If C={10,100,300,500,700,830,900}, there are two equilibria: the IFE E0 and a unique IPE E1*. In addition, the system at E1* satisfies the second condition in Lemma 7, then the IPE E1* is locally asymptotically stable.
Remark 10.
If r={0,0.004,0.008,0.015,0.019}, there are two equilibria: the IFE E0 and a unique IPE E1*. In addition, the system at E1* satisfies the second condition in Lemma 7, then the IPE E1* is locally asymptotically stable.
Remark 11.
(1) If N={10,30,40,47}, the IFE E0 is the only equilibrium.
(2) If N=48, there are three equilibria: the IFE E0 and two IPEs. The system at E1* and E2* does not satisfy all the conditions in Lemma 7, then the IPEs E1* and E2* are unstable.
(3) If N={60,88}, there are two equilibria: the IFE E0 and a unique IPE E1*. In addition, the system at E1* does not satisfy all the conditions in Lemma 7, then the IPE E1* is unstable. The system at E2* satisfies the second condition in Lemma 7, then the IPE E2* is locally asymptotically stable.
(4) If N={89,100,200,600,1000}, there are two equilibria: the IFE E0 and a unique IPE E1*. The system at E1* satisfies the second condition in Lemma 7, then the IPE E2* is locally asymptotically stable.
(5) If N={10000,20000}, there are two equilibria: the IFE E0 and a unique IPE E1*. The system at E1* satisfies the first condition in Lemma 7, then the IPE E1* is locally asymptotically stable.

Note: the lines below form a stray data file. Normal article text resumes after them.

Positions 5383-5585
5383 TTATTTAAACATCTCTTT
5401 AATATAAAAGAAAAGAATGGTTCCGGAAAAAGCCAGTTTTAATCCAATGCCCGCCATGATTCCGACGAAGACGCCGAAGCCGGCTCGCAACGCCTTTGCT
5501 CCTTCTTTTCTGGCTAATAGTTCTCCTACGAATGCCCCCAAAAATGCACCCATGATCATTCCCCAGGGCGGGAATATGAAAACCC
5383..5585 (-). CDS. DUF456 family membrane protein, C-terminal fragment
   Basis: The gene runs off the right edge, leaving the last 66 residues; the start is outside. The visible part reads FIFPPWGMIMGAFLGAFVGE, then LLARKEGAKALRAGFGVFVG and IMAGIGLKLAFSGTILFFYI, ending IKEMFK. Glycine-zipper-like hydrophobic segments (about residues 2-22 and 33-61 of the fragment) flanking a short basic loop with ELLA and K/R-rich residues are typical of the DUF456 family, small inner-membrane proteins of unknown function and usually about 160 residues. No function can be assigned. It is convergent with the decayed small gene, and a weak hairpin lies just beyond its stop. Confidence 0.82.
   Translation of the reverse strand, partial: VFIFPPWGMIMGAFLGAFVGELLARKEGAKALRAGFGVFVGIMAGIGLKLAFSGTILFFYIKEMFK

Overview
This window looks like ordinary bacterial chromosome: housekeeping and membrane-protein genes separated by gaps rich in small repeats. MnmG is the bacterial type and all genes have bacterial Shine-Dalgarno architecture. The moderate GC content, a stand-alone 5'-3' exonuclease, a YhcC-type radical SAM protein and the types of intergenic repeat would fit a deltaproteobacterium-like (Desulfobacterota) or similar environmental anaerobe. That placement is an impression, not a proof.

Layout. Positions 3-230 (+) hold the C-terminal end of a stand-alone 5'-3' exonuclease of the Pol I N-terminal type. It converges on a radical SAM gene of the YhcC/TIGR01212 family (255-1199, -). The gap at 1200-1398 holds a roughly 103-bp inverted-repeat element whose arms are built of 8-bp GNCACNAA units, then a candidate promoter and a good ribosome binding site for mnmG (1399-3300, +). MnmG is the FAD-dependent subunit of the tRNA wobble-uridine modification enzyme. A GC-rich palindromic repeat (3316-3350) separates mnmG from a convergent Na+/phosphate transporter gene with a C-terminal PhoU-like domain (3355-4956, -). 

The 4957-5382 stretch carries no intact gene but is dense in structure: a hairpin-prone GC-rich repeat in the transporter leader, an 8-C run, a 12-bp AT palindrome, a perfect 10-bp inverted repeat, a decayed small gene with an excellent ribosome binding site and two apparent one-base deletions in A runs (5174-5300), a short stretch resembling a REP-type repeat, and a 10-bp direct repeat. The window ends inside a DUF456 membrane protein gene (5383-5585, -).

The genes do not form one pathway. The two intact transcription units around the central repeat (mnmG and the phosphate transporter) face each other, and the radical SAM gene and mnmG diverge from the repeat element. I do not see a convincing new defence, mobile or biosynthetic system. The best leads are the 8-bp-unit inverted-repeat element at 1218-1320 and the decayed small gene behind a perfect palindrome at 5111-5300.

5. Numerical Simulations
In this section, we use the Adams-type predictor-corrector method for the numerical solution of nonlinear system (4) with time delay.
Firstly, we will replace system (4) by the following equivalent fractional integral equations:
(29)T(t)=T(0)+Iα[s-μTT(t)+rT(t)VI(t)C+VI(t)hhhhhhh-k(1-nrt)T(t-τ)VI(t-τ)rT(t)VI(t)C+VI(t)],I(t)=I(0)+Iα×[k(1-nrt)T(t-τ)VI(t-τ)-μ2I(t)],V(t)=V(0)+Iα[(1-nP)Nμ2I(t)-μ3VI(t)].
Next, we apply the predict, evaluate, correct, evaluate (PECE) method.
The approximate solution is displayed in (Figures 2(a)–2(d), 3(a)–3(d), 4(a)–4(d), 5(a)–5(d), 6(a)–6(d), and 7(a)–7(d)). When α=1, system (4) is the classical integer-order ODE.
In (a)–(d), α=0.9, N=100, and τ=0.
In (a)–(d), α=0.9, τ=2, C=1, and r=0.01.
In (a)–(d), nrt=0.5, np=0.25, α=0.9, τ=0, C=10, and r=0.01.
In (a)–(d), nrt=0.5, np=0.25, α=0.9, τ=2, C=10, and r=0.01.
In (a)–(d), nrt=0.5, np=0.25, N=100, τ=0, C=10, and r=0.01.
In (a)–(d), nrt=0.5, np=0.25, N=100, τ=2, C=10, and r=0.01.
Remark 12.
Figures 2 and 3 show that, if nrt={0.7253,0.8,0.85} and τ={0,2}, the system at E0=(500,0,0) is locally stable.
Remark 13.